Carlton are not the only club asking last year's Blues players to lift their standards.
Former Carlton forward Troy Menzel has been told at Adelaide that the running levels he was at last year at the Blues were well below what they would accept. He has been unable to join the midfield runners at the Crows and is staying with the forwards group and was told to improve his running times.
Chris Yarran has also had an interrupted arrival at Punt Road. Yarran arrived for pre-season at Richmond overweight and had to do extra sessions away from the main group to trim his weight. He then suffered a calf injury, which set back his pre-season training.
The moves come as it emerged Carlton have lifted their fitness standards under new coach Brendon Bolton, who has insisted that players must be under 12 per cent body fat or be put into the "Fat Club" to train separately and do extra work to reduce their weight. Players with high body fat would not be considered for selection.
The Crows' head of football, David Noble, has admitted that, as yet, Menzel was not up to the club's standards and could not train with the midfield group.
"When we spoke to him about coming over we made it pretty clear there is an amount of work that is required and Troy is still getting up to those standards," Noble said.
"He knows there is a base he has to get to and he is not there yet. He knows what the midfield band looks like and what the forwards looks like."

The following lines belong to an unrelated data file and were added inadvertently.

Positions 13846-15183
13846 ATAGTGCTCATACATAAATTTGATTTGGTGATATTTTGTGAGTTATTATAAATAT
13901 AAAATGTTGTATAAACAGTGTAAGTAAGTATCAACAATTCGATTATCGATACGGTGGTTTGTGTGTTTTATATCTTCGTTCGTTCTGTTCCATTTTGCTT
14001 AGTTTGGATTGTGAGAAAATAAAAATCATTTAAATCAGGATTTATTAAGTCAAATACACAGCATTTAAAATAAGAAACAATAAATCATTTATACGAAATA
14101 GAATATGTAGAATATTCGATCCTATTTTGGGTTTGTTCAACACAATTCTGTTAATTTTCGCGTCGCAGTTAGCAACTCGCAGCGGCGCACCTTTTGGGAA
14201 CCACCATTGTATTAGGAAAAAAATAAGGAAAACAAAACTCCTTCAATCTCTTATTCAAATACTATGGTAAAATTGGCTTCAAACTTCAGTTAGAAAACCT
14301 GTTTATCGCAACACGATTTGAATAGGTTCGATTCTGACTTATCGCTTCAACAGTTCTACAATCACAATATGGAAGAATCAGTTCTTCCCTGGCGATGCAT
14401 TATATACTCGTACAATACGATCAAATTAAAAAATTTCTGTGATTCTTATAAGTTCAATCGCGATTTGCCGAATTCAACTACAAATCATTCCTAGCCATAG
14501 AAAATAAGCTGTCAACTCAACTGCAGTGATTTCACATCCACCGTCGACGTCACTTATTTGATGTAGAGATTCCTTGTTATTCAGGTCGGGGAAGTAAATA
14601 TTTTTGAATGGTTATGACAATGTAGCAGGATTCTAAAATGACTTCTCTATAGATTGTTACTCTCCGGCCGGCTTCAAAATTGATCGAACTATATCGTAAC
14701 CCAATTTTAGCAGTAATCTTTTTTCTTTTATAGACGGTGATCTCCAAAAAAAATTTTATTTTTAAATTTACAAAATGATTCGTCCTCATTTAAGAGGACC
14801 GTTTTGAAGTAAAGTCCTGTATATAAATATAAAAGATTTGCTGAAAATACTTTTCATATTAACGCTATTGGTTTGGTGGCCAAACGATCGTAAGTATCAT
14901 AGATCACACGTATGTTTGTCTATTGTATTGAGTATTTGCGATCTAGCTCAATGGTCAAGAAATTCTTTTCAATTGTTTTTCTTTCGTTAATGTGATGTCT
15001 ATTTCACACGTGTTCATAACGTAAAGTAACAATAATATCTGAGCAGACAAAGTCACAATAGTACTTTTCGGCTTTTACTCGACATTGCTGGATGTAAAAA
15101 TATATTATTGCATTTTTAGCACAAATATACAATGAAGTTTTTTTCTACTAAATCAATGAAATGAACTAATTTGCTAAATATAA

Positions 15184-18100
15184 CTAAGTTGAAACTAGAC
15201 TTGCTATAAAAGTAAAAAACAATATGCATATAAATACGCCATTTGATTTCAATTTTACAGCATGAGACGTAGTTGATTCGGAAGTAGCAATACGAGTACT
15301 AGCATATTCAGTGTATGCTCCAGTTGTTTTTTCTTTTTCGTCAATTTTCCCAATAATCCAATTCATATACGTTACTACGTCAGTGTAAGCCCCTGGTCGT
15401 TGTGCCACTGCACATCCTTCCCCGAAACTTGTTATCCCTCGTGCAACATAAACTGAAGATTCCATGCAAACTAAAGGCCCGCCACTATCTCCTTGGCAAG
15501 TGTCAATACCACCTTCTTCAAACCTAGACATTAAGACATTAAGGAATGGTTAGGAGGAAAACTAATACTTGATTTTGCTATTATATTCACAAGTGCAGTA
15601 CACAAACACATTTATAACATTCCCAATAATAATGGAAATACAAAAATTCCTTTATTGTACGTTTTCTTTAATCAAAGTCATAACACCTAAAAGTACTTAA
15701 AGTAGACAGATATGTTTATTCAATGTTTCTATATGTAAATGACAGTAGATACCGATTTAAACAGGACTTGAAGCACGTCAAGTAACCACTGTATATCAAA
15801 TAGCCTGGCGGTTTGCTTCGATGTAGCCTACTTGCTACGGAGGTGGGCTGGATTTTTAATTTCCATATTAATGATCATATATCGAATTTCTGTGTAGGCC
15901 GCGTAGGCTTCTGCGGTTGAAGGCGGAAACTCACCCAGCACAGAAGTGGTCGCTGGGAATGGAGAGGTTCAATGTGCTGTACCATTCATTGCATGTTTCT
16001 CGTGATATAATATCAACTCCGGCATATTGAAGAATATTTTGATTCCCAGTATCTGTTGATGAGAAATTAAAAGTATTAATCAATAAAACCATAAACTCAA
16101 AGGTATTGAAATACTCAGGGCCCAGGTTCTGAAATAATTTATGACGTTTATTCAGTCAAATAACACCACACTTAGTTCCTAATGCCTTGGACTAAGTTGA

Former Carlton teammates Eddie Betts and Sam Jacobs were valuable for the Crows in understanding what Menzel's programs had been and for Menzel in coming to grips with the more demanding standards asked of him.
"There's a realisation in the AFL now that just having talent is not going to get the job done for you any more with the cap on rotations and change to subs. The level of physical demand is higher than ever," Noble said.
"If we can get him right at that level he could be a pretty special player. At the moment he is not in the midfield band but that does not mean he can't go in the midfield but the times he does go in there is limited. If you end up rolling through there it's for a short period of time.
"Our [other] midfielders have been at that level for four or five years so it is a significant step. Is he at that level now? No. Do we think he can get to that level? Yes."
Most Crows players are training now in the main group, with Andy Otten, Ricky Henderson and Matthew Jaensch all still recovering from surgery and another month to six weeks away.